Glenn Close & Amy Adams pan for Oscar gold in edgy ‘Hillbilly Elegy’
Starring Amy Adams, Glenn Close & Gabriel Basso
Directed by Ron Howard
Available Nov. 24 on Netflix
Hollywood’s year-end awards race heads for the hills with director Ron Howard’s gritty adaptation of author J.D. Vance’s 2016 best-seller, featuring two top actresses digging deep for Oscar gold.
Vance’s Hillbilly Elegy: A Memoir: A Memoir of a Family and a Culture in Crisis recounted his hardscrabble youth in the Ohio Rust Belt and his family’s roots in rural Kentucky, where he’d often return for childhood visits. More than just a tad controversial, it drew fire from some critics, who lambasted Vance for his moralizing and his broad stereotyping of the region.
Howard sidesteps most of Vance’s musings on socioeconomics, politics and the mire of systemic working-class poverty, focusing instead on the “memoir” of the story—a powerfully personally odyssey of how Vance overcame the odds, in a world of brawling, abusive, working-class kin, and got out, got an education and earned a law degree from Yale. And Howard also focuses—wisely—on the substantial talents of his all-star leads, Amy Adams as Vance’s drug-addled mom, Bev, and Glenn Close as his flinty, defiant grandmother, Mamaw.
It’s a wild, wooly, clan-takerous melodrama with a high-class Hollywood pedigree.
With a total 13 total Oscar nominations (but no wins) between them, Adams and Close claw ferociously into their roles, as if nominations 14 and 15 may be in there somewhere—in the trashy trail of Bev’s needles and pills, Mamaw’s puffs of cigarette smoke, and the constant din of almost everyone yelling, screaming and scolding.
“Perch…and swivel!” says Mamaw, giving her upturned middle finger to someone as a parting gesture.
The movie whipsaws, in flashbacks and flash-forwards, between J.D. as a child and young teen (played by Owen Asztalos) and now-young-adult J.D. (Gabriel Basso)returning to Ohio from Yale, years later, to help clean up a mess with his druggie mom, who’s graduated from opiates to heroin.
As the two women who shaped him, Mamaw and Bev are J.D.’s hillbilly yin and yang, practically elemental forces of creation as well as destruction. They’re nurturers, but also capable of catastrophic wrath and ruin—as in one memorable scene when Bev, in a fit of fury, threatens to crash the vehicle she’s driving, with young J.D. in it, ending both of their lives.
The film suggests that both Bev and Mamaw are broken—crushed—because the American dream that once cradled them has instead crumbled around them, leaving them frustrated, cheated, angry and foraging for shards of hope.
J.D. finally goes to live with his Mamaw after Bev’s spiral of self-destruction hits rock bottom. Life with his grandmother isn’t exactly a breeze, but Mamaw shapes up J.D. with strict rules, tough love and a work ethic that points the way to his high school education and beyond.
Bev and Mamaw aren’t glamorous roles—indeed, you’ll have to search hard to find movies where Close or Adams look scragglier or act scrappier than they do here. Close (who disguised herself as a man for Albert Knobbs and vamped it up as a Disney villainesses in Cruella) disappears almost completely into her character, close to being unrecognizable beneath a tent of baggy clothing and matronly makeup. Adams has played a princess, a scientist, a scam artist, Lois Lane, a Julia Child wannabe and a number of other wide-ranging roles, but this is her first full-on junkie, digging in a motel toilet for a flushed-away needle.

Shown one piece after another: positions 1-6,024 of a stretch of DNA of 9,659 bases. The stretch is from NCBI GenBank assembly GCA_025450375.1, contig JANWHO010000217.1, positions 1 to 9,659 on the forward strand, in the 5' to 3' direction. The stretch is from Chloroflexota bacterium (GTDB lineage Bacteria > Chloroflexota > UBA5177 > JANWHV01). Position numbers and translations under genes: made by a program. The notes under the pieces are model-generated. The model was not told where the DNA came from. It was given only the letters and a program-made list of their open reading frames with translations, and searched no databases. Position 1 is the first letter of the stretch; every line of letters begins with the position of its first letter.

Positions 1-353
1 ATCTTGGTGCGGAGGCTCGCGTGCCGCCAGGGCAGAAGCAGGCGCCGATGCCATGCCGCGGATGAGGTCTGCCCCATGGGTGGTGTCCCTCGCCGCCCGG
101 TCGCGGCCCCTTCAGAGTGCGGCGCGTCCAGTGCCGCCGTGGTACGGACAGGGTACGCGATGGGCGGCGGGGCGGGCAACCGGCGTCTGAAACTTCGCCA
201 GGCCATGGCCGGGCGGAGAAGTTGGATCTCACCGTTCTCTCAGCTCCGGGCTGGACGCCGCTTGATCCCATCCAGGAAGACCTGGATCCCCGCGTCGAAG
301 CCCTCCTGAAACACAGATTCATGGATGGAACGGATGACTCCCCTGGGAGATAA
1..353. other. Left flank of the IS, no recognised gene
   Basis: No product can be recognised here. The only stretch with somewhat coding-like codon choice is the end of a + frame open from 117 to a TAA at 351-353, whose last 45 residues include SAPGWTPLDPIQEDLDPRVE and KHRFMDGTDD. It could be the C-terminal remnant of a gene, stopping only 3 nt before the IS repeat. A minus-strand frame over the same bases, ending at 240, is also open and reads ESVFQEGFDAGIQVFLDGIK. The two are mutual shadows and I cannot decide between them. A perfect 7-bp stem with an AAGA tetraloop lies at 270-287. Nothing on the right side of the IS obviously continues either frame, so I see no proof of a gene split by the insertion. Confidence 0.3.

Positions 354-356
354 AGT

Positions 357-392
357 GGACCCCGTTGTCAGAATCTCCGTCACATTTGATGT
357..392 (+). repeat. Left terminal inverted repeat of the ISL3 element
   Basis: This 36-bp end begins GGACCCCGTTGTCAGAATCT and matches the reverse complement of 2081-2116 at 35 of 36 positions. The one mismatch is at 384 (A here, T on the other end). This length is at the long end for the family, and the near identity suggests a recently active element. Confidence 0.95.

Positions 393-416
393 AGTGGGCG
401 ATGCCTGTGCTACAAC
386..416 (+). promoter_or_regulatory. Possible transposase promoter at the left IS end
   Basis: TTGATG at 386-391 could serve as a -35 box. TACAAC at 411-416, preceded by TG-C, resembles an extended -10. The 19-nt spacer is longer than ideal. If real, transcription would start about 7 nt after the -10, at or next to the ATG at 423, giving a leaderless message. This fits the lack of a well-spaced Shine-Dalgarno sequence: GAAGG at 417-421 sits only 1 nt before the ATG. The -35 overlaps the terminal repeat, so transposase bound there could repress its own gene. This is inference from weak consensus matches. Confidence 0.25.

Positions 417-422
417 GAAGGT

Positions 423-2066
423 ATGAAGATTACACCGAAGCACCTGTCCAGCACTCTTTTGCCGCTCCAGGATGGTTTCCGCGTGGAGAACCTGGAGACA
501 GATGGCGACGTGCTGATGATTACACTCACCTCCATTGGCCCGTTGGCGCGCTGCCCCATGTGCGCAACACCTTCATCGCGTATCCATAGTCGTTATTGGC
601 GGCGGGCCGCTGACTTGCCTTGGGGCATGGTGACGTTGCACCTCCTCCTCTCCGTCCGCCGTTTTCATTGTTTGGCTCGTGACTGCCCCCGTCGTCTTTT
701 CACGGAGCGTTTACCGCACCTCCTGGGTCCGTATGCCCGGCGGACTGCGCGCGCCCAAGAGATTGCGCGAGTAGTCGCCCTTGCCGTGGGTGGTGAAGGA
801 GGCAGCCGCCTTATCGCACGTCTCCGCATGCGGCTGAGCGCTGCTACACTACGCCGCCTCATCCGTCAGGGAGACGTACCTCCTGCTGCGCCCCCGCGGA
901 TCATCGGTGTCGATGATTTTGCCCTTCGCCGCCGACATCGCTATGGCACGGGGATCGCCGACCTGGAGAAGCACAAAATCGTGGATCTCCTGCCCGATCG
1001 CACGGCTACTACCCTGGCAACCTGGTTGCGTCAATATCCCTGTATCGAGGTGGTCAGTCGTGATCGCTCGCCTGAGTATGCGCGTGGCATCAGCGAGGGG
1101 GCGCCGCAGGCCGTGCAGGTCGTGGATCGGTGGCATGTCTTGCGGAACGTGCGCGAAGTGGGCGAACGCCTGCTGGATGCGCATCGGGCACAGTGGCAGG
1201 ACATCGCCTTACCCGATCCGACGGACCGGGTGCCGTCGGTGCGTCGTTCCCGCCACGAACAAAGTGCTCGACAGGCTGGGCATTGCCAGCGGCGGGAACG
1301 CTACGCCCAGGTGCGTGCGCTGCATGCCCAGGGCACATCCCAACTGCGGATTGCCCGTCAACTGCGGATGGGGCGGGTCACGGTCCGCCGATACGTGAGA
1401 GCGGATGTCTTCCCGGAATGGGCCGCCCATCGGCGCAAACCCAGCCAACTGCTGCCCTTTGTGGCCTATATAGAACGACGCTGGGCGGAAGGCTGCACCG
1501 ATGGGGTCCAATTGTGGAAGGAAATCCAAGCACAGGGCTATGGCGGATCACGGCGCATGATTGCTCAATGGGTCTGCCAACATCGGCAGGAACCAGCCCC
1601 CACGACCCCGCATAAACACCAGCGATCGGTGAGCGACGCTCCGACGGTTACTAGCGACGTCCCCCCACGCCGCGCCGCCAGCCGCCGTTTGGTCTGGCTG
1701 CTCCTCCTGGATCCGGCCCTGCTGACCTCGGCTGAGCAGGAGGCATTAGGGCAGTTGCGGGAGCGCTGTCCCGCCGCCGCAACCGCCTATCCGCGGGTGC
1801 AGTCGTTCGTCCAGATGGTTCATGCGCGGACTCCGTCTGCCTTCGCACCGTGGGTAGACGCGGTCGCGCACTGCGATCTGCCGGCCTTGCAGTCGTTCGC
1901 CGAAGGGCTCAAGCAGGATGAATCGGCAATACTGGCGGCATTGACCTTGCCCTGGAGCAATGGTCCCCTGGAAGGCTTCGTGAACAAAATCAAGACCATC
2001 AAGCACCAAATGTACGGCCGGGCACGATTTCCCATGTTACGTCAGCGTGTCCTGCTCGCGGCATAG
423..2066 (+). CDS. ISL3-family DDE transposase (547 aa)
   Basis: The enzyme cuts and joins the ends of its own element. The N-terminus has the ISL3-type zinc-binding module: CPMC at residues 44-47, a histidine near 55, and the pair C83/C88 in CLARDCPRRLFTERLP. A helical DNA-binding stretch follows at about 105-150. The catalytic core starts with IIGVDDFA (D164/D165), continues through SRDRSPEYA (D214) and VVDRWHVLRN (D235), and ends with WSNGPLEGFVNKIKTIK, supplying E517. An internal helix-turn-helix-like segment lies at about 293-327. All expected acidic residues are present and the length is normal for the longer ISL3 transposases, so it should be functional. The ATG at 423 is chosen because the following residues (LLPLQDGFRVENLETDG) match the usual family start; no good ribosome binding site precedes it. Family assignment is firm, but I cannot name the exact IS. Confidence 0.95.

And both actresses dominate the movie so completely with their ferocious performances that they eclipse Vance—and almost everything else—in his own story. Bennett (a young standout in The Girl on the Train, Thank You for Your Service and Swallow), however, makes a nice, soft counter impression as J.D.’s sister, Lindsey, giving a natural, nuanced performance as she goes about holding down a job, raising her kids and trying to hold her life together.
But the movie can be a bumpy, unpleasant ride. Watching the toxic malfunctions of J.D.’s situation, a parade of Southern culture on the skids, often just isn’t very pretty, or very enjoyable. And the theatrics of Adams and Close are sometimes so hyper-dramatic, they underline in bold type what we already can clearly see: a mountainous ash heap of awful parenting, a megadose of painful addiction and a tawdry, torn backdrop for a wrenching coming-of-age survivor’s tale.
What made Vance’s book such a hot—and hotly debated—topic was how he melded his personal story to a bold manifesto about America itself, and raised some hard questions about some complex issues. Howard—who shot for the moon in Apollo 13, reached for the stars in Solo: A Star Wars Story and won a directing Oscar for A Beautiful Mind—sticks to a much more straight-line tale about Vance, his scruffy family and his tumultuous tug of war with himself about how to reconcile who he is with how he got there—and the two women who formed the pillars of his life, for better and for worse.
It’s not the Hatfields and the McCoys, but this feisty, all-star family feud sets its own brawling benchmark for hillbillies in Hollywood, especially as it barrels into this year’s gold-plated Oscars season like a backfiring truckload of rowdy, backwoods relatives.
“Family is the only thing that means a godd*mn,” proclaims Mamaw.
If you say so, Mamaw—but it certainly doesn’t hurt to pack the truck with a best-selling book, Ron Howard, Amy Adams and Glenn Close!